I came of age in the glory days of romantic comedies: When Harry Met Sally, You’ve Got Mail, Sleepless in Seattle, Serendipity, High Fidelity, Grosse Pointe Blank. (That last one in particular a clever twist on what’s still, at its heart, romantic and comedic.) I have feelings about John Cusack and Meg Ryan that go far beyond normal affection for normal actors. I love Tom Hanks, too, but he has transcended this genre, or any genre, several times over, so for him I simply feel respect, admiration, and awe. John and Meg have not been so lucky, even though both are clearly talented.
Their crime, of course, is having been too damn likable and natural and relatable and datable in their 20s and 30s. We all wanted to be them and date them and love them, and we all feel as if we’ve gone through so much with them. They’ve been there for us, on VHS and DVD, whenever we needed them to cheer us up after a break up or give us a way to bond with our moms or share them with our new love (who, OMG, HAD NOT EVER SEEN When Harry Met Sally). As they’ve gotten older and romantic comedies have fallen out of favor, they’ve become less frequent fixtures of mainstream (or in the case of Meg Ryan, any) movies. Cusack has gone for quirky roles and politically-charged Tweeting — I am, in fact, kind-of looking forward to seeing him play Nixon in The Butler in a few weeks, among the many strange sites I am anticipating in that film. Ryan has stayed pretty low-key, with just a few appearances in Lisa Kudrow’s Web Therapy.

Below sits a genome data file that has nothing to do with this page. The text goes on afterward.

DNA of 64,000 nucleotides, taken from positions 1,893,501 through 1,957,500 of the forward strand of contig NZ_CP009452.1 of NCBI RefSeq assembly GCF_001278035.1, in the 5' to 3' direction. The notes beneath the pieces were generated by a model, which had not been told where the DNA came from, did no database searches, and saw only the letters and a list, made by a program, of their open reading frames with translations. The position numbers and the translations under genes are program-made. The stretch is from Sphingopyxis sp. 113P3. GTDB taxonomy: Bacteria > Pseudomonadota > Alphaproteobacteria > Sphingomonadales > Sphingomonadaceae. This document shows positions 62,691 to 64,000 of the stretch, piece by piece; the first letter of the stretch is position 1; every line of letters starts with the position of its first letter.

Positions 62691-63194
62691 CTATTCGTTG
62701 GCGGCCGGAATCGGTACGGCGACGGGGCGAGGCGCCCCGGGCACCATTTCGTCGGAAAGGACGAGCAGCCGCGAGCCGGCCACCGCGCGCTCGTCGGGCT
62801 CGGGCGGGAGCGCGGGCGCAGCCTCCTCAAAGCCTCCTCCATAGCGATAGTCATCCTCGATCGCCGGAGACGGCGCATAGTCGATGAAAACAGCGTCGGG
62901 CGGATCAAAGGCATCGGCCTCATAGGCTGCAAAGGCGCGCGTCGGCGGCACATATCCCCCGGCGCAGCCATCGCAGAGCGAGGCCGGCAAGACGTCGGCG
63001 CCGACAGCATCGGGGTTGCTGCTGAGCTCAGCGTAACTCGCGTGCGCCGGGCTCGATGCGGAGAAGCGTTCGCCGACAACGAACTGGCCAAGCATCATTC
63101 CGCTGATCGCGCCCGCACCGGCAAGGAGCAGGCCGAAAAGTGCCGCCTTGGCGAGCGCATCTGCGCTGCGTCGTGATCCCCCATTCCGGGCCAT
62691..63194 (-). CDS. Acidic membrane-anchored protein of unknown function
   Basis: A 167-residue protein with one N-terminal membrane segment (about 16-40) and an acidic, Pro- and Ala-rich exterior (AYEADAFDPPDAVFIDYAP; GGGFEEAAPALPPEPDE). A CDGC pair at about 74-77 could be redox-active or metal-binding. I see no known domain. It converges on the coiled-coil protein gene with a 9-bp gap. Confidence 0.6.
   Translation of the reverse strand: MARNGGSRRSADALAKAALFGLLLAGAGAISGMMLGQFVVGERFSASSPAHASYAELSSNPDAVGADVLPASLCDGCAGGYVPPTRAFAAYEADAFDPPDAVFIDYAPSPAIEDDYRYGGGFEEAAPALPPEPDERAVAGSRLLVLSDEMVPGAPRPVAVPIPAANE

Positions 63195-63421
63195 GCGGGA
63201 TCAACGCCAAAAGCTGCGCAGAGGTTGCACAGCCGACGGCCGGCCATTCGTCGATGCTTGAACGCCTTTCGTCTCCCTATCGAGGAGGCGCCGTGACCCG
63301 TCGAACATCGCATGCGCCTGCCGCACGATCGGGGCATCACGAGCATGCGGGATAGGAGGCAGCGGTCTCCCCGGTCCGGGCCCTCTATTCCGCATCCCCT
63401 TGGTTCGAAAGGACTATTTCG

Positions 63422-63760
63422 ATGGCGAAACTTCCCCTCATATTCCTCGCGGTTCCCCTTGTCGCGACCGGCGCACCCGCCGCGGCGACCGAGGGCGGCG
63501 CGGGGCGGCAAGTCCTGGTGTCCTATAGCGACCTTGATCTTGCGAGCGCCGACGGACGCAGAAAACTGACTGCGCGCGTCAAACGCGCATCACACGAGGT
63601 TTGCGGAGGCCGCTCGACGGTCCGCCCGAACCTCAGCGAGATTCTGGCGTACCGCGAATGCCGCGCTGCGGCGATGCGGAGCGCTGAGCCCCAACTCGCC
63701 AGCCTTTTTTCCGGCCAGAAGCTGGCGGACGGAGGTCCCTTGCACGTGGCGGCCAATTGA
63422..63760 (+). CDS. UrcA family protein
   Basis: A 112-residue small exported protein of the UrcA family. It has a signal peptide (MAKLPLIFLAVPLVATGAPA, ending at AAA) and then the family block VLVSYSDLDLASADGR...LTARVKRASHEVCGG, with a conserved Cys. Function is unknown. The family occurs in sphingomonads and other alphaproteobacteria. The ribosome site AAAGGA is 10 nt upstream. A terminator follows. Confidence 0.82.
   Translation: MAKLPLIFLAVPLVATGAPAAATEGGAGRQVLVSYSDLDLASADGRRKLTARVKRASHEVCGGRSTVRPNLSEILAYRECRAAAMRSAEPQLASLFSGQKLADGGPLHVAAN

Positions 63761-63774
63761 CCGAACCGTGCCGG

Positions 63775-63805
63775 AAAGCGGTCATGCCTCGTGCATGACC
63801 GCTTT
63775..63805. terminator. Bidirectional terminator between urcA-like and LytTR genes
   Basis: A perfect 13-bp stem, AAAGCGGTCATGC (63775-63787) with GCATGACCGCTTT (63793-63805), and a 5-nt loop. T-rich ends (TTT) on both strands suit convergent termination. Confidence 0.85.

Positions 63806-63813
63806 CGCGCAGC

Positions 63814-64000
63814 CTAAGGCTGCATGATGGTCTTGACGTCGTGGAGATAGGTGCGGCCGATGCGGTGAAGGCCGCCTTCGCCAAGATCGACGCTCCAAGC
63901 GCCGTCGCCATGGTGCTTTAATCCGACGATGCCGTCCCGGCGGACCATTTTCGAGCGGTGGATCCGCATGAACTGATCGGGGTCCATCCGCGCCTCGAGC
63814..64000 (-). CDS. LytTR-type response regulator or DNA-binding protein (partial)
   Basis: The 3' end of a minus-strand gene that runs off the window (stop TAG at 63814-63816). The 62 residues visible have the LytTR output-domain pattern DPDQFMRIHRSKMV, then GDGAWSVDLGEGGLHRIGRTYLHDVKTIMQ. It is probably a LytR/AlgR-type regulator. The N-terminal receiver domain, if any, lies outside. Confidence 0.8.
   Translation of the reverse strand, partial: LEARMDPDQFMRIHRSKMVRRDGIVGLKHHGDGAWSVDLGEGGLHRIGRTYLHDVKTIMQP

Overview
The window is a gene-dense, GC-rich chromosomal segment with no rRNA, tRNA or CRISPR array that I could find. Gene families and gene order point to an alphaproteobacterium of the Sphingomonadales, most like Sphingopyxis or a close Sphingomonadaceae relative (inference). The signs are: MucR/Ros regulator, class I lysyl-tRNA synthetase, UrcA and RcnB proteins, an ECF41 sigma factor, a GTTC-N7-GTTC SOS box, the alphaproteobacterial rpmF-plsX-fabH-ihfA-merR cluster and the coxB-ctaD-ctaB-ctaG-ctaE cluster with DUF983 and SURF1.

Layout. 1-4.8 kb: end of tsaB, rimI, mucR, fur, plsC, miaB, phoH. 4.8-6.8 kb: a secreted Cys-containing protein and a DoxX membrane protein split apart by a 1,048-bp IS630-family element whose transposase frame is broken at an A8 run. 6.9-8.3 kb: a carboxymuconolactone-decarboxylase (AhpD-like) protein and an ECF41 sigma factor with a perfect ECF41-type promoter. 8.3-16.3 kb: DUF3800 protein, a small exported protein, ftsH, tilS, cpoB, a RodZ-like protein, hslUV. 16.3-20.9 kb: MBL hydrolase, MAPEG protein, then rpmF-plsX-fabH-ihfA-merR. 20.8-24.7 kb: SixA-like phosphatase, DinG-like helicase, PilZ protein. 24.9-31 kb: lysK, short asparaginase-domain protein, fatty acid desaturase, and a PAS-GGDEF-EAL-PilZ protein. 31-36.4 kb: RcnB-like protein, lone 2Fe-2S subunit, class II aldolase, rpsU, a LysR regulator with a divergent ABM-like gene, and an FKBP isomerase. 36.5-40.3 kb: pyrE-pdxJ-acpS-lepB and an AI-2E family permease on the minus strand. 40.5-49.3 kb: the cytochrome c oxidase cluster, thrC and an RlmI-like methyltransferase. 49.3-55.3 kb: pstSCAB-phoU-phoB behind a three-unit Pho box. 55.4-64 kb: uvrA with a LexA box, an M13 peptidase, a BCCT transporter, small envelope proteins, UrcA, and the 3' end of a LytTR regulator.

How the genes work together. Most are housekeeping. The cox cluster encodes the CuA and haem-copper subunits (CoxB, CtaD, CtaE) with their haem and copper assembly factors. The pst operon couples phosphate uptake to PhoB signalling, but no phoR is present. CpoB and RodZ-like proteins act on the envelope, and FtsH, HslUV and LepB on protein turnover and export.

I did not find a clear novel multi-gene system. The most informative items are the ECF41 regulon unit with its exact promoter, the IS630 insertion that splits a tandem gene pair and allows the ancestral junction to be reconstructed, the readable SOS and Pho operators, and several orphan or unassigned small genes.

I miss them both as much as I miss great rom-coms in general. To compensate, my fellow entertainment reporter Erin Carlson and I are leading some nostalgic treks to the Upper West Side this fall to visit famous rom-com sites and talk about the history and highlights of the genre. Join us!